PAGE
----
So what?
Is some kind of overflow happening when I subscript the char pointer?
Or am I simply getting meaningless values because of accessing a char
pointer that points to something that wasn't a char object?
*ASSUMING* you change p to unsigned char *, you split the objects
representation in CHAR_BIT chunks, and you treat those bits as value
bits, even though in the original object they might be padding bits or
a sign bit.

Change your program to this for more meaningful output:

#include <stdio.h>

typedef int object_type;
#define SIZE 10

int main(void) {

object_type object[SIZE];
unsigned char *p;
size_t i;

p = (unsigned char *)object;

for(i = 0; i < sizeof object; i++)
if(isprint(p[i])) printf("p[%zu] = '%c'\n", i, p[i]);
else printf("p[%zu] = not printable\n", i);

return 0;
}
Sep 6 '08 #5
raashid bhatt said:

<snip>
your question is same as i asked here before acutally acutally when we
have array of chars or int the linker allocates bytes of initialized
values plus 4 BYTES MORE which also include a NuLL char '\0'
You were told you were wrong before, and why. You are wrong now, for the
same reason.

--
Richard Heathfield <http://www.cpax.org.uk >
Email: -http://www. +rjh@
Google users: <http://www.cpax.org.uk/prg/writings/googly.php>
"Usenet is a strange place" - dmr 29 July 1999
Sep 6 '08 #6
raashid bhatt <ra**********@g mail.comwrites:
On Sep 6, 4:26 pm, s0s...@gmail.co m wrote:
<snip>
>int main(void)
{
int hello[] = {'h', 'e', 'l', 'l', 'o'};
char *p = (void *) hello;
<snip>
>}
<snip>
here is the post
http://groups.google.co.in/group/com...42714e7b3e6c17
In case you are confused by this reply, there is no connection between
your code and the thread cited by raashid bhatt.

--
Ben.
Sep 6 '08 #7

<s0****@gmail.c omwrote in message
Is some kind of overflow happening when I subscript the char pointer?
Or am I simply getting meaningless values because of accessing a char
pointer that points to something that wasn't a char object?
It's the second. You're using a char pointer to point to a list of integers.
On your machine, as is typical, ints are 4 bytes wide, i.e. 4 chars. So you
are printing out the internal representation of an integer, in its
ASCII-encoded value. However it isn't too meaningless because the low byte
happens to be set to a constant value that is a char, whilst the high bytes
are zero. If your machine was big-endian you'd see <null<null<null h
and so on.

--
Free games and programming goodies.
http://www.personal.leeds.ac.uk/~bgy1mm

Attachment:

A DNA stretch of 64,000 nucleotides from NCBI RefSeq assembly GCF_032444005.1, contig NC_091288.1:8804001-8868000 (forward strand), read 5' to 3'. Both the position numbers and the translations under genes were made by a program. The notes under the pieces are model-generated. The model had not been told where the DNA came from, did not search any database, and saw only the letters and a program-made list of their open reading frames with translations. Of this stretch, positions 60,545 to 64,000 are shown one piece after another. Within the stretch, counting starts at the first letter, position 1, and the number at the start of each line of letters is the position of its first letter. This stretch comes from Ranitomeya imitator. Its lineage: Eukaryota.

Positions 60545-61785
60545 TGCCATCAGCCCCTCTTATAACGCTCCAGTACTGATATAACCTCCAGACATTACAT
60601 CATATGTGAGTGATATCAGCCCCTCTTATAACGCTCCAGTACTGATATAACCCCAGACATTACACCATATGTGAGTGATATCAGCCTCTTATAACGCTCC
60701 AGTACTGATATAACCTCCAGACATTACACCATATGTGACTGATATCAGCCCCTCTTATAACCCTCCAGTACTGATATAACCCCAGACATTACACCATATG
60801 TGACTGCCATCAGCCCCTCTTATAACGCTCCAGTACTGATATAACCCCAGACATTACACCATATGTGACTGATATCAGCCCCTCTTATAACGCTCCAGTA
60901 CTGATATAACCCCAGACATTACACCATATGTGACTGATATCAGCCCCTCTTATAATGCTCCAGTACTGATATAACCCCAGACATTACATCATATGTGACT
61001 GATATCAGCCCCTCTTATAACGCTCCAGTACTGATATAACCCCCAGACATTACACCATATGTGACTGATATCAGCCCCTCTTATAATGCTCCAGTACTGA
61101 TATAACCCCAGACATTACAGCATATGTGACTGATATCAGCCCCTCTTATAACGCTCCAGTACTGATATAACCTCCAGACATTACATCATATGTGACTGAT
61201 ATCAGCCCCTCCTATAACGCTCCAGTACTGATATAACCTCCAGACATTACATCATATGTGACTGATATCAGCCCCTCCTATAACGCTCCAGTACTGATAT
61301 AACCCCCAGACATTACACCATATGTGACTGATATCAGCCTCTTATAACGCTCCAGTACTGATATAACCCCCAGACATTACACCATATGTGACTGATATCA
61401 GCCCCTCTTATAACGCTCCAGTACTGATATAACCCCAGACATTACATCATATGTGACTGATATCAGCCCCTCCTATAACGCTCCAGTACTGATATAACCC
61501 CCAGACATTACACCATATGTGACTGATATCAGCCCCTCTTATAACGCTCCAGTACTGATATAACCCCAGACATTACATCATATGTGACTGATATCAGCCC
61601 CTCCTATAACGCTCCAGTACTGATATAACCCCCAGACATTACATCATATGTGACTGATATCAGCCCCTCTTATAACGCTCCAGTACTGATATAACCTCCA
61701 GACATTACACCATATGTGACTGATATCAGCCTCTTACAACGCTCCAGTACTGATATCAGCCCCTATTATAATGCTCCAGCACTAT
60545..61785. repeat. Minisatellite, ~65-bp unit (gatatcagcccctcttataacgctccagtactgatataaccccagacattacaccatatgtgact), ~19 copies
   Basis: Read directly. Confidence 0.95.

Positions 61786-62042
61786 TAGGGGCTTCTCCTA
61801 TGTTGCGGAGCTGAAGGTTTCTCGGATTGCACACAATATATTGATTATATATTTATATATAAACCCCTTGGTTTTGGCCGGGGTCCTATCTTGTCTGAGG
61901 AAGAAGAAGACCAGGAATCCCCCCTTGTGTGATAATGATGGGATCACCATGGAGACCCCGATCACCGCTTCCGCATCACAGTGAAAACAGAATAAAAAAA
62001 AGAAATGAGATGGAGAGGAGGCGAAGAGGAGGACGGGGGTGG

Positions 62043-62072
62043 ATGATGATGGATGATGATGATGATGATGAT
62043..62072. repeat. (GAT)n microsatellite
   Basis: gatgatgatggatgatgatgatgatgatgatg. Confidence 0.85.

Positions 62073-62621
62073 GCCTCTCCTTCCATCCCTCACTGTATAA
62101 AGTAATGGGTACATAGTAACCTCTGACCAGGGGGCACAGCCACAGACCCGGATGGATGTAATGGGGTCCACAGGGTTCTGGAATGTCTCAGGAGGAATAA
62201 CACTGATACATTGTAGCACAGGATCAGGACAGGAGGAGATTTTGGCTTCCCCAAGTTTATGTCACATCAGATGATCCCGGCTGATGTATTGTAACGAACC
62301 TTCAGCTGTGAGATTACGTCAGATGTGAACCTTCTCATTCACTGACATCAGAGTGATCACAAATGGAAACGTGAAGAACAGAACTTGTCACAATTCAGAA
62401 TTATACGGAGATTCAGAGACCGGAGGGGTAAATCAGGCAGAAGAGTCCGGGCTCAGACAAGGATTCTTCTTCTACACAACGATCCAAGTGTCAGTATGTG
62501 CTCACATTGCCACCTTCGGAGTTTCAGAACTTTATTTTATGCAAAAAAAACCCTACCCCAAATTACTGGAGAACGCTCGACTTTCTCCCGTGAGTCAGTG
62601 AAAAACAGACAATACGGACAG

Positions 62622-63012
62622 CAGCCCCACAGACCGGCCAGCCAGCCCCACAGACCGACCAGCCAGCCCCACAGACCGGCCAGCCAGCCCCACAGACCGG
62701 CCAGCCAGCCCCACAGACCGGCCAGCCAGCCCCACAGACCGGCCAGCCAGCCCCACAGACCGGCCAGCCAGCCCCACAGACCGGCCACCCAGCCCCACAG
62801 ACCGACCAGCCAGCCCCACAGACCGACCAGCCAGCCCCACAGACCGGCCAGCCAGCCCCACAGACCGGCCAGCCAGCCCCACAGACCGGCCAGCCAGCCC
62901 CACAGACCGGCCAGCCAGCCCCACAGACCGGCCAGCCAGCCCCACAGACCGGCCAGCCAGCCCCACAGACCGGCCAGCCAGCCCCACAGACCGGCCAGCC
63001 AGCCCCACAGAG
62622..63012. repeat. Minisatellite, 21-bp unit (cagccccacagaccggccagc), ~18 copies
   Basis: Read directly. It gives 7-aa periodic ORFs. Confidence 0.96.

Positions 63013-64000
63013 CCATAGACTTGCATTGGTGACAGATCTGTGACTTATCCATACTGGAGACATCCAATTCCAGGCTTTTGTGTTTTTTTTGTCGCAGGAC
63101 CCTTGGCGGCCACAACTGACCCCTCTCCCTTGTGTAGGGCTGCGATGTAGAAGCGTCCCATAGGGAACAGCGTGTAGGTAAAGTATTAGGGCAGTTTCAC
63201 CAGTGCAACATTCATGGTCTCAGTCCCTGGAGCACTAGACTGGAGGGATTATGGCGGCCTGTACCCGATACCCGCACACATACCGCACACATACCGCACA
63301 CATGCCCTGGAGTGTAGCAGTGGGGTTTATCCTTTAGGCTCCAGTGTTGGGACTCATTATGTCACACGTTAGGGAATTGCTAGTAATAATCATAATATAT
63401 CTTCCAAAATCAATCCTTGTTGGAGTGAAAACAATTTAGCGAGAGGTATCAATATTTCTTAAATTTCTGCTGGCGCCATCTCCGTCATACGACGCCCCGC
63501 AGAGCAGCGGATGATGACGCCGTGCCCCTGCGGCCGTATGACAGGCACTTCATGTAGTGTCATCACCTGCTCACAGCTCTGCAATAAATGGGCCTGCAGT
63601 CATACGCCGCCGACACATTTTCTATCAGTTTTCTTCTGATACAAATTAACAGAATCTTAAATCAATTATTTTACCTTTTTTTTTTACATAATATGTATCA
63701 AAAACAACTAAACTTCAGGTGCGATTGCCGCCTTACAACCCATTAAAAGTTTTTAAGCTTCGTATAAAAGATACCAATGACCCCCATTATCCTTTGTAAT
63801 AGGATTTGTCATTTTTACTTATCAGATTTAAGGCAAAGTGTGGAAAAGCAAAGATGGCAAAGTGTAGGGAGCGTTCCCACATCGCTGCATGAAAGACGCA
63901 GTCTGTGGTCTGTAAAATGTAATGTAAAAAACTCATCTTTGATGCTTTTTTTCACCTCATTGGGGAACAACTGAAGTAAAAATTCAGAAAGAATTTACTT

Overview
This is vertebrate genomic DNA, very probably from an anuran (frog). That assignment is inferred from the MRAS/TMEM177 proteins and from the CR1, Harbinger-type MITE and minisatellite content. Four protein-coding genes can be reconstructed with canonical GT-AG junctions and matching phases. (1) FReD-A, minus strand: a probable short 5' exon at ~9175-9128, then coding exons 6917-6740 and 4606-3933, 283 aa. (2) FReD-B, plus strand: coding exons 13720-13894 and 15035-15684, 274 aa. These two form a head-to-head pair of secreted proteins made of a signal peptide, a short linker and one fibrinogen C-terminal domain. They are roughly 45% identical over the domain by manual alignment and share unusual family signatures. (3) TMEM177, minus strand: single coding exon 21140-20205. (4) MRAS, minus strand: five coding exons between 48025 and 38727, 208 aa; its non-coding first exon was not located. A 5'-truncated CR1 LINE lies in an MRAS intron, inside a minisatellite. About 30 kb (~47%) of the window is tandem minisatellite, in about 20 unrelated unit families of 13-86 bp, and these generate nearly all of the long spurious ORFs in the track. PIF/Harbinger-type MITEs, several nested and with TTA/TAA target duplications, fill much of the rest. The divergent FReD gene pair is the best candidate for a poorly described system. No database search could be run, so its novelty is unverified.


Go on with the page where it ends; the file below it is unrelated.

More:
Sep 6 '08 #8
vi******@gmail. com writes:
On Sep 6, 2:26 pm, s0s...@gmail.co m wrote:
<snip>
> for (size_t i = 0; i < sizeof(hello); ++i) {
printf("byte %2zu: <%c>", i, p[i]);

Remove the 2 in %2zu, else the output might not be meaningful.
What on earth is wrong with the 2?
Evaluating p[i] can invoke undefined behavior.
I think it is better to say "may invoke undefined behaviour". I
accept that you don't agree (there's been a long thread about this
already) but just for the benefit of the OP there are systems on which
the code posted can't go wrong in any way. Using a potentially signed
char pointer merely limits the portability to a very specific class of
implementations and you, as the programmer, can know (with absolute
certainty) if the code's behaviour is defined or not beforehand. This
is quite unlike some other kinds of UB.

However, one should always used unsigned char for this purpose since
there is no advantage to be gained by using char *.

--
Ben.
Sep 6 '08 #9
On Sep 6, 7:02*am, Ben Bacarisse <be********@bsb .me.ukwrote:
s0****@gmail.co m writes:
<snip>
>Or am I simply getting meaningless values because of accessing a char
pointer that points to something that wasn't a char object?

First, they are not meaningless. *Some process governs exactly what
you see but since it may involve things like the terminal setting it
can be a very complex one.
Well, I meant meaningless in the sense that the values were produced
in an unnatural way. For example, with the second initializer, the
bits that make up for the 1000 in the first element of the int array
are then broken when accessed through the char pointer and everything
becomes a mess! (I got -24 when trying to see the numerical value of
the first element that the char pointer was pointing to.)